Failure is not an option in Iraq. Thankfully, it also has begun to dawn on most everyone that the only way to avoid failure is to turn Iraq over to Iraqis as soon as possible. The Wall Street Journal put it best last week: "Above all, Iraqis themselves will have to begin taking responsibility for keeping the power on and maintaining order - in short, for governing themselves." President Bush, in his address to the nation on Sunday, confirmed that one of our top priorities is "the orderly transfer of sovereignty and authority to the Iraqi people."
The WSJ also - correctly, in my opinion - dashed cold water all over the notion of pouring more American troops into Iraq, likening any such idea to the "Westmoreland strategy" in Vietnam. The Journal editorial writer opined: "A million Marines" (to which I would add a million blue-helmeted U.N. peacekeepers) "won't be enough if the Iraqi people aren't on our side." I believe the only way to get the Iraqi people "on our side" is to give them back their country and ensure them the resources they need to rebuild the infrastructure and reform their economy and begin the process of democratization. That's why I was heartened to hear the president emphasize in his speech that "the current number of American troops is appropriate to their mission."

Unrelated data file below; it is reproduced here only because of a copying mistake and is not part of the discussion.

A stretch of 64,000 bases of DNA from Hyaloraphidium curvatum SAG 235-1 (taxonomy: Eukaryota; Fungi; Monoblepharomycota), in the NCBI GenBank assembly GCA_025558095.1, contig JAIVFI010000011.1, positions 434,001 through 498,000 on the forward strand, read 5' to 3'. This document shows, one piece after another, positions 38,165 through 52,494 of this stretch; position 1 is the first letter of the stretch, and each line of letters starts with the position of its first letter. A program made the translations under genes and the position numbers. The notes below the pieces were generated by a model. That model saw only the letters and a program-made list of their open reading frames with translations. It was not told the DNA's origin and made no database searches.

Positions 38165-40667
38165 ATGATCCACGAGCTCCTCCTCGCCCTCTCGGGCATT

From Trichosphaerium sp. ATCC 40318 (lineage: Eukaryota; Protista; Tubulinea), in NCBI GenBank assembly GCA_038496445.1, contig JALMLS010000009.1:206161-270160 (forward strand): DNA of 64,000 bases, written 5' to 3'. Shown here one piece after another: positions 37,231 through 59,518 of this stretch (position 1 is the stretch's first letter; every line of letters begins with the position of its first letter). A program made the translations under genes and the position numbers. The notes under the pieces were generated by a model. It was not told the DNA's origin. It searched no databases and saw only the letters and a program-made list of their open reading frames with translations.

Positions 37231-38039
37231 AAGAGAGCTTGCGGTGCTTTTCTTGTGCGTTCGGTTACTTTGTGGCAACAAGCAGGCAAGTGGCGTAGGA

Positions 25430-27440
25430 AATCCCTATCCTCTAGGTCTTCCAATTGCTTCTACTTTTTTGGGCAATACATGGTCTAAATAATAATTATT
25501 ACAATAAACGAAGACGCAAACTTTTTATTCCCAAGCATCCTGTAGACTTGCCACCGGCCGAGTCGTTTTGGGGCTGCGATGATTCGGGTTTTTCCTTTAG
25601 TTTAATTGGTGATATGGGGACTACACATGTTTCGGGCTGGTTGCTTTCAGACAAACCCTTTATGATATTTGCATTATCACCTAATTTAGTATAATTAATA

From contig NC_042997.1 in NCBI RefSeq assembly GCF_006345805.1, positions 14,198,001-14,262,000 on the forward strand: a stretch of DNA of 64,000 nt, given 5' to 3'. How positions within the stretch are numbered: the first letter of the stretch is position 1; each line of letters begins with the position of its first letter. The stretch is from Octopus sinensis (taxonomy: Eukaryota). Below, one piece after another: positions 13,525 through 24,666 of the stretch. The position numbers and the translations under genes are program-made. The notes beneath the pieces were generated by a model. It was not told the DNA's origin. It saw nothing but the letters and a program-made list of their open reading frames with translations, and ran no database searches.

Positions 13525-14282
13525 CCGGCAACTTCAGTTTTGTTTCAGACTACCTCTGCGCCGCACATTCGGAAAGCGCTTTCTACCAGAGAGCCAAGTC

The dilemma is, we can't simply withdraw our troops and turn Iraq over to the Iraqis without creating a fatal power vacuum. The military admits that planning for postwar reconstruction was inadequate. Moreover, we have been so busy fighting an unanticipated guerrilla war that not only have we been unable to get the electricity on and the oil flowing, we haven't created the rudimentary institutions (military, economic and governmental) that would make possible an immediate transfer of authority to the Iraqis. We now must do whatever it takes to accomplish this transfer of authority quickly. Yes, the cost will be great, but the cost of failure would be even greater.